Closures are self-contained blocks of code.

It can be passed to functions to be executed as independent code units.

A closure is like a function without a name.

Closure is Swift's way to create Lambda expressions.

Suppose you have the following array of integers:

```
let numbers = [5,2,8,7,9,4,3,1]
```

To sort this array in ascending order, use sorted() function. It accepts two parameters:

- An array to be sorted
- A closure that takes two arguments of the same type as the array, and returns a true if the first value should appear before the second value

In Swift, functions are special types of closures.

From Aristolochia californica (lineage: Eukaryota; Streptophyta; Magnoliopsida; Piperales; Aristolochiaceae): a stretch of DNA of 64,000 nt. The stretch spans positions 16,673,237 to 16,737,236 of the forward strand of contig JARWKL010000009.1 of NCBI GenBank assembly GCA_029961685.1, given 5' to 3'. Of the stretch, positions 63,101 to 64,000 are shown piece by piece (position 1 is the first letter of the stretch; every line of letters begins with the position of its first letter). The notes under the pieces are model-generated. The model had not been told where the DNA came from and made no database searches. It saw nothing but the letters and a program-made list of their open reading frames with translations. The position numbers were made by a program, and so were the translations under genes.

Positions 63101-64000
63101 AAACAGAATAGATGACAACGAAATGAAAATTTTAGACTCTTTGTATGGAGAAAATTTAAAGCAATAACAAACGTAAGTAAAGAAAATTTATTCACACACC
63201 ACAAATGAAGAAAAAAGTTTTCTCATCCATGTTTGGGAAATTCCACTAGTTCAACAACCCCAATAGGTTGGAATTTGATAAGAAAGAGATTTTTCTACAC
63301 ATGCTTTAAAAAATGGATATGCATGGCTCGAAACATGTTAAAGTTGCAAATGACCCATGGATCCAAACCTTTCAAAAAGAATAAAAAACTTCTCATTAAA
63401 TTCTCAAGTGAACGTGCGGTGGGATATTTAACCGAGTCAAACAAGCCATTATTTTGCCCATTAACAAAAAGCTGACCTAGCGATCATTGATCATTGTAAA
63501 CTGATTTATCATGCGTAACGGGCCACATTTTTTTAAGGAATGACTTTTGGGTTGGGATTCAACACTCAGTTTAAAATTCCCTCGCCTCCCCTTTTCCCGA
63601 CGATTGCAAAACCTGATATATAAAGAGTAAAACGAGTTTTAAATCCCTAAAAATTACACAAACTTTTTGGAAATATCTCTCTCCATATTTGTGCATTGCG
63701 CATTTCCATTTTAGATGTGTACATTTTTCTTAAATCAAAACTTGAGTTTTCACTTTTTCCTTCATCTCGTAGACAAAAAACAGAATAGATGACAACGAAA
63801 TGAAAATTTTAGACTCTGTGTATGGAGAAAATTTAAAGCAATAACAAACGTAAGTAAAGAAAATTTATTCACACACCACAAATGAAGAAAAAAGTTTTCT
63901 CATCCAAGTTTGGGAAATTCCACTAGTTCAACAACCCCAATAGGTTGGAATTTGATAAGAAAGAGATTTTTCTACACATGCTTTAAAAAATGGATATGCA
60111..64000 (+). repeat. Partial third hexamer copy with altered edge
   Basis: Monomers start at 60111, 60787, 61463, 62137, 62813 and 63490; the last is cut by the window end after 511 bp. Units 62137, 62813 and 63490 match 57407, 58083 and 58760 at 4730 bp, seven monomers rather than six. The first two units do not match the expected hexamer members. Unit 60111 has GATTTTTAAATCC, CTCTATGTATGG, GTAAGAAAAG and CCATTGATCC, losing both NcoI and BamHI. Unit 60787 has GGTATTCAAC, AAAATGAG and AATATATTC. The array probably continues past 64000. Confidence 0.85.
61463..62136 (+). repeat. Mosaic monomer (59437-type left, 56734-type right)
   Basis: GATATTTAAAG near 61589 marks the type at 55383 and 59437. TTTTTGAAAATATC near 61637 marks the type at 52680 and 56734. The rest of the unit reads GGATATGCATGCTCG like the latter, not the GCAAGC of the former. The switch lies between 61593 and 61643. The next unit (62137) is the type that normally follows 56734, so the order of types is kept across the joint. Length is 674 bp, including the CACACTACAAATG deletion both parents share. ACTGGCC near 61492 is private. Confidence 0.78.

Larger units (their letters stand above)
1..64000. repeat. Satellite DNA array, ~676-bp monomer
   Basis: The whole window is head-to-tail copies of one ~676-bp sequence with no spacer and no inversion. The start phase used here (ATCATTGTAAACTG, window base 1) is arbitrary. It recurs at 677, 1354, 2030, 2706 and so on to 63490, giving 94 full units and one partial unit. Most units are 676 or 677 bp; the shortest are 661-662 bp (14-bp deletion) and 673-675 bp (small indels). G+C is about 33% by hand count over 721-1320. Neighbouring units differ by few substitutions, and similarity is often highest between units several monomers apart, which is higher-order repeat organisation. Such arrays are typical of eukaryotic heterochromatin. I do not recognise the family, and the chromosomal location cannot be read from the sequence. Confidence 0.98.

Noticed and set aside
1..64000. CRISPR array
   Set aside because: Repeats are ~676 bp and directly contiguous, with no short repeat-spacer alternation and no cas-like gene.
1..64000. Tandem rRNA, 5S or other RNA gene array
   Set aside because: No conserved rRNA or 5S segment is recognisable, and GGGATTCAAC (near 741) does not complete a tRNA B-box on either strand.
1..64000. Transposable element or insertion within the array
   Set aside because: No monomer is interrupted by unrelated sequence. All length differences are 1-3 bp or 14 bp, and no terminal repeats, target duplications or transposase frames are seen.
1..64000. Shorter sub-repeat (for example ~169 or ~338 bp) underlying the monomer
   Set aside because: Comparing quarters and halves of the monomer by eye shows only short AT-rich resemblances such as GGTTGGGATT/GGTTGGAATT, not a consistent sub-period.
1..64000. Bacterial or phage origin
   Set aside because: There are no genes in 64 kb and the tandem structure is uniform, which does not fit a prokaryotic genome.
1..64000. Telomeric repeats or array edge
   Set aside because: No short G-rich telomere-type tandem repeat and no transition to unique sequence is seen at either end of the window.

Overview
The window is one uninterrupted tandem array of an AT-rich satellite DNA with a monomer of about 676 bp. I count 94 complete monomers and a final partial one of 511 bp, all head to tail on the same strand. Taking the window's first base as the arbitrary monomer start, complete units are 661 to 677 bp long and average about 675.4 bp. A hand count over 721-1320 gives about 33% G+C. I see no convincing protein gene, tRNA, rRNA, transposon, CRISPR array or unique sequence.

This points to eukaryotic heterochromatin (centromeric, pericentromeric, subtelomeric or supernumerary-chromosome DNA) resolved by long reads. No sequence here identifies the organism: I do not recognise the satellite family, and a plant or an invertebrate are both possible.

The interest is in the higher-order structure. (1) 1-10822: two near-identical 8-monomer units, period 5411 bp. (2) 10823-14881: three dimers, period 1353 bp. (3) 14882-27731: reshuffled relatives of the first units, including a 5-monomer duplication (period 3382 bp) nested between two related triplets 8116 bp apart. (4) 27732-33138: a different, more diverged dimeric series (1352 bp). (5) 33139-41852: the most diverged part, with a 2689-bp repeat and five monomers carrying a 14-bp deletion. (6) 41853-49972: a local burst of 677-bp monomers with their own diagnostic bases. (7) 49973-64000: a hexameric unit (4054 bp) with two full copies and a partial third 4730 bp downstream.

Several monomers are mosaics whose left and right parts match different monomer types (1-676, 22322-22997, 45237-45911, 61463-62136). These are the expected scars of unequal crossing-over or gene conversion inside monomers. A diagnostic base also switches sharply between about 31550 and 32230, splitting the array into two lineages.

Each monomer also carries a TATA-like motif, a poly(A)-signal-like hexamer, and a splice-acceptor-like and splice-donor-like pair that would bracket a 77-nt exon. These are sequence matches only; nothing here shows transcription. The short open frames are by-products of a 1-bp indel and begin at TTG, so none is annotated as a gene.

The following ascending() function takes two arguments of type Int and returns a Bool value.

func ascending(num1:Int, num2:Int) -> Bool { return num1<num2 }

If num1 is less than num2 , it returns true.

You can now pass this function to the sorted() function, as shown here:

```
var sortedNumbers = sorted(numbers, ascending )
```

The sorted() function will now return the array that is sorted in ascending order.

You can verify this by outputting the values in the array:

let numbers = [5,2,8,7,9,4,3,1] print("Unsorted") print(numbers) func ascending(num1:Int, num2:Int) -> Bool { return num1<num2 } var sortedNumbers = sorted(numbers, ascending ) print("Sorted") print(sortedNumbers)

The sorted() function does not modify the original array.

It returns the sorted array as a new array.

- Closures
- Assigning Closures to Variables
- Writing Closures Inline
- Using Closures In Your Functions
- Type Inference in closure
- Closure Shorthand Argument Names
- Operator Function in closure
- Trailing Closures